Any man may plead his own cause or call in whom he will to plead for him (the lawyers’ monopoly is broken) (Third Agreement of the People).It is worth noting that a proposal put forward by the Levellers that practice as a lawyer would be a crime has reportedly been in effect in Cuba since shortly after the Revolution.

 

The advocacy monopoly is partly based on the fact that it is a criminal offence for an unqualified person to “conduct litigation”. Section 13(2) of the Legal Services Act 2007 requires individuals wishing to provide “reserved legal activities” to be authorised to do so by the relevant approved regulator. “Reserved legal activities” are, basically, rights of audience in courts and the right to conduct litigation. This does not apply to tribunals. Some lawyers are keen, in their own interests, to extend their advocacy monopoly to tribunals. Recent moves, for example, to redesignate the employment tribunal as a “court” could have the effect of extending the advocacy monopoly to that tribunal, where it does not currently apply.


Private property in Cuba: homelessness is a faint memory

Private property in Cuba

  • The revolution resulted in a fundamental change in property relations. All means of production were nationalised.
  • Landlords were prevented from evicting delinquent clients.
  • Cuba is a country of homeowners, based on the individual ownership of private homes. Most Cubans are homeowners.
  • Housing law has the primary social objective of providing shelter to all citizens. It is based primarily on the recognition of the social function of housing as opposed to its commercial or investment value.
  • In no case can the ownership of a home become a mechanism of enrichment or exploitation.
  • Private rental housing is prohibited. Housing is a public service with the state as primary landlord.
  • State constructed housing is transferred through sale to individuals by the Popular Savings Bank. The price is amortised over 15 to 20 years. There is no foreclosure or repossession. Arrears are collected by the attachment of the debt to the debtor’s salary.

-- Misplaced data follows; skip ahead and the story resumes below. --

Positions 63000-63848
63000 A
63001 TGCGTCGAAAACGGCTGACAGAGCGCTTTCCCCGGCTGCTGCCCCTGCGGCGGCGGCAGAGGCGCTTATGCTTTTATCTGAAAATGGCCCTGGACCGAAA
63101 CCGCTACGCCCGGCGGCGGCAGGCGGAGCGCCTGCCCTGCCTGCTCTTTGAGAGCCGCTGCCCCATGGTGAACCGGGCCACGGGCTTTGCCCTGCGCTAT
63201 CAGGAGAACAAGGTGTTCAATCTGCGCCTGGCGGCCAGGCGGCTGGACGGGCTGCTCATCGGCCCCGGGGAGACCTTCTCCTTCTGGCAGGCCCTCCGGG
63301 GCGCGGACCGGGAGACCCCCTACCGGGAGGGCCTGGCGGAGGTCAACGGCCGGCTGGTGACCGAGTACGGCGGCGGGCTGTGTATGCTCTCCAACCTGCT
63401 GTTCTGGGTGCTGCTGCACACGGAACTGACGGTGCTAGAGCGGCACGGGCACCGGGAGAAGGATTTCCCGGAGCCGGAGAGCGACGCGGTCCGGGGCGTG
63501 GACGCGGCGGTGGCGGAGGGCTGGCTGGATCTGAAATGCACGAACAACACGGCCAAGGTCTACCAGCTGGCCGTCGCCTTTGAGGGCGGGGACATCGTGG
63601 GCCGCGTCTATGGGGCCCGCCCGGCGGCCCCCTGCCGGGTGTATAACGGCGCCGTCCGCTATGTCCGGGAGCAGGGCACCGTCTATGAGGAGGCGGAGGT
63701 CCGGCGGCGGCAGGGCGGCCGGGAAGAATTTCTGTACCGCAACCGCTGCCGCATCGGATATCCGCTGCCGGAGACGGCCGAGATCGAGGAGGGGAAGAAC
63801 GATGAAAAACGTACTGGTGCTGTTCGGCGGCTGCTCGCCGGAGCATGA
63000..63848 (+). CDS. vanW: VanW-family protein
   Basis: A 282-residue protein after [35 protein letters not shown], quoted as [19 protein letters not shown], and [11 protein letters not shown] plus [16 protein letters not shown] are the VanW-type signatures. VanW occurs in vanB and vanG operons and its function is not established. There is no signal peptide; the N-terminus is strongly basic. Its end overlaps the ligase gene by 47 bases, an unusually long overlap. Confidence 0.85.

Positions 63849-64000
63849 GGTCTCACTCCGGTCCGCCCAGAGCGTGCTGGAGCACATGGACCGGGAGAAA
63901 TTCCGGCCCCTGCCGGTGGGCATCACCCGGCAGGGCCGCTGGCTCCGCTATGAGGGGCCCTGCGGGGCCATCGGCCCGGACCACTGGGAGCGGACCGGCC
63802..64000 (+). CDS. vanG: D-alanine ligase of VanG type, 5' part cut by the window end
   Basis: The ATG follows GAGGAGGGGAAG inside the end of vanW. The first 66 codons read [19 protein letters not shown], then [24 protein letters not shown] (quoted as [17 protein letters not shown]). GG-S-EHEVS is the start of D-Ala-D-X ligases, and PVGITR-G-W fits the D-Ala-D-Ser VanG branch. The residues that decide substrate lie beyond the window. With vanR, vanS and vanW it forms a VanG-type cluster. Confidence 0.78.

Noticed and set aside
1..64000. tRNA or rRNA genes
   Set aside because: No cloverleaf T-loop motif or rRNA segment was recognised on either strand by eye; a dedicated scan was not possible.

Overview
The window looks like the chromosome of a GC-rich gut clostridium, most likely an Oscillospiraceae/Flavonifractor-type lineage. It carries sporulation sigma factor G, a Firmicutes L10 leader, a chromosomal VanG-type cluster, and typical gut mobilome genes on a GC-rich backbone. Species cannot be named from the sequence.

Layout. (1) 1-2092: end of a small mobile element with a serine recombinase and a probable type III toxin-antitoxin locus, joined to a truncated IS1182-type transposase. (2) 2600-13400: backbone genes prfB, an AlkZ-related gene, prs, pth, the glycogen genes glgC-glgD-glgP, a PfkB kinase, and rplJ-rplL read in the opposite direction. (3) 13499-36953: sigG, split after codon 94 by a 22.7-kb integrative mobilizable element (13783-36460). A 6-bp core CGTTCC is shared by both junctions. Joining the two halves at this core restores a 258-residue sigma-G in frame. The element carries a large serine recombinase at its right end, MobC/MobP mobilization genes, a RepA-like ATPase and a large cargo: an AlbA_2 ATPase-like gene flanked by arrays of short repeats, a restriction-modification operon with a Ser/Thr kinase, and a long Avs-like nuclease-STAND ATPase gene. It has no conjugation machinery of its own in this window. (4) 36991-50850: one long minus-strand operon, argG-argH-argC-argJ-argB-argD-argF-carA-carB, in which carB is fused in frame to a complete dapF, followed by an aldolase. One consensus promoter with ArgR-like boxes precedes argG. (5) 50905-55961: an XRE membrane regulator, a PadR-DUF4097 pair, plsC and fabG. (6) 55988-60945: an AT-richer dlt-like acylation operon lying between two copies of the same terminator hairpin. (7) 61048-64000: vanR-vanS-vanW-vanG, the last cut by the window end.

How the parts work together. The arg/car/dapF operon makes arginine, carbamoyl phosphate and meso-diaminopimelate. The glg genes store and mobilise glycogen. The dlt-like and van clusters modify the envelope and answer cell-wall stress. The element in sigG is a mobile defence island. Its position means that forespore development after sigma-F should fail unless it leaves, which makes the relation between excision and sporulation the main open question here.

• Inheritance rules are designed mainly to protect the occupiers of homes.
  • There are virtually no homeless people in Cuba.

Pro bono initiatives: old textbooks for the underdeveloped world: serious theoretical issues

Pro bono initiatives

Old books for the third world

The organised distribution of secondhand law books to sub-Saharan Africa, the poorer parts of Asia and the Caribbean has been hailed as a contribution to the underpinning of individual liberty and democratic government. The organisers do not seem to have realised the contradictions inherent in this scheme.

First, an old law book is more like out-of-date food than like an old overcoat. Old overcoats can keep you warm, but old law books, like food which is past its sell-by date, are worse than useless – they are dangerous. If it were to be suggested to a successful British lawyer that he or she might rely on old editions of legal textbooks donated by inhabitants of former colonies, this would rightly be regarded as an insult. Developing countries deserve more than our castoffs, just as poor people deserve more than our old clothes.

No decent British lawyer would use an out of date textbook. If she did, she would risk liability for negligence. Old law books are simply wrong, and valueless, because they contain out of date material. If you are involved in litigation and your opponent has a new book, while you have an old one, you are suffering a tremendous disadvantage.

Second, the distribution of such useless material to the deserving poor is one of the clearest examples of the pro bono movement not thinking its actions through. If law books are essential for democracy in “the poorer parts of Asia”, then why should those who thirst for democracy not have access to up to date material? Are we seriously expected to believe that a poverty-stricken Asian lawyer will give heartfelt thanks when he receives an old edition of Archbold? The attitude seems to be that old law books are no use to us, but the colonies will be grateful for them.

Thir